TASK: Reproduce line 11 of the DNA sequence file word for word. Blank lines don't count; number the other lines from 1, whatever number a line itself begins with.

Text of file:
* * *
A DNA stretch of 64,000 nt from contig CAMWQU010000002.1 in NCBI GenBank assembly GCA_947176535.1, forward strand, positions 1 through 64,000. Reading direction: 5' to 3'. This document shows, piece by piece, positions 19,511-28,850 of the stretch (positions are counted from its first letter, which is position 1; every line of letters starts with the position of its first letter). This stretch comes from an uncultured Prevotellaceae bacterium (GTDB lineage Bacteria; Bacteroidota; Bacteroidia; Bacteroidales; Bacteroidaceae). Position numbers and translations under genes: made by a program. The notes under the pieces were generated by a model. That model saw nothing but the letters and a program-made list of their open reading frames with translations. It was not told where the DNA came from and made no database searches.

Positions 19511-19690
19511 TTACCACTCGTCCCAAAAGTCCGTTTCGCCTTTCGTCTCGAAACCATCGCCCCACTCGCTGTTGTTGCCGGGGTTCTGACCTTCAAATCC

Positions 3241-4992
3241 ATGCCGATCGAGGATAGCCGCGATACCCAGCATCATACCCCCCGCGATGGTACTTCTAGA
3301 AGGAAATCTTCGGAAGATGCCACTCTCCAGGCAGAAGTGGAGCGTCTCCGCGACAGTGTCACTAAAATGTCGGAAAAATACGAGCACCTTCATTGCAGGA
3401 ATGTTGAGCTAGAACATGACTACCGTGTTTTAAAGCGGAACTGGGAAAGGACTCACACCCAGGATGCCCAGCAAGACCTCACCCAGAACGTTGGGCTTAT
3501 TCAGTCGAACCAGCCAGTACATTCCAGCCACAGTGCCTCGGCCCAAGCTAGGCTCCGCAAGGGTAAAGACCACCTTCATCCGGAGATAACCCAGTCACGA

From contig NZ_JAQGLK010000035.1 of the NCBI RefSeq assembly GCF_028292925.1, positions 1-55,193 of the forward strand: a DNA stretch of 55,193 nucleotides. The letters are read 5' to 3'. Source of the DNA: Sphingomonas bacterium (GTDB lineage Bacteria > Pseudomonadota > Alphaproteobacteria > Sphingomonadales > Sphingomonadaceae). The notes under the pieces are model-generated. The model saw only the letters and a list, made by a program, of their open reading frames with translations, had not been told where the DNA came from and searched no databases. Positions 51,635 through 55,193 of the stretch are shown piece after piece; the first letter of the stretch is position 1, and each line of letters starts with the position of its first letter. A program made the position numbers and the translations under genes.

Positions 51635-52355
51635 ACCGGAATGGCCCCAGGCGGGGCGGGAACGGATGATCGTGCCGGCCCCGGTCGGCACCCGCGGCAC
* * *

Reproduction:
51635 ACCGGAATGGCCCCAGGCGGGGCGGGAACGGATGATCGTGCCGGCCCCGGTCGGCACCCGCGGCAC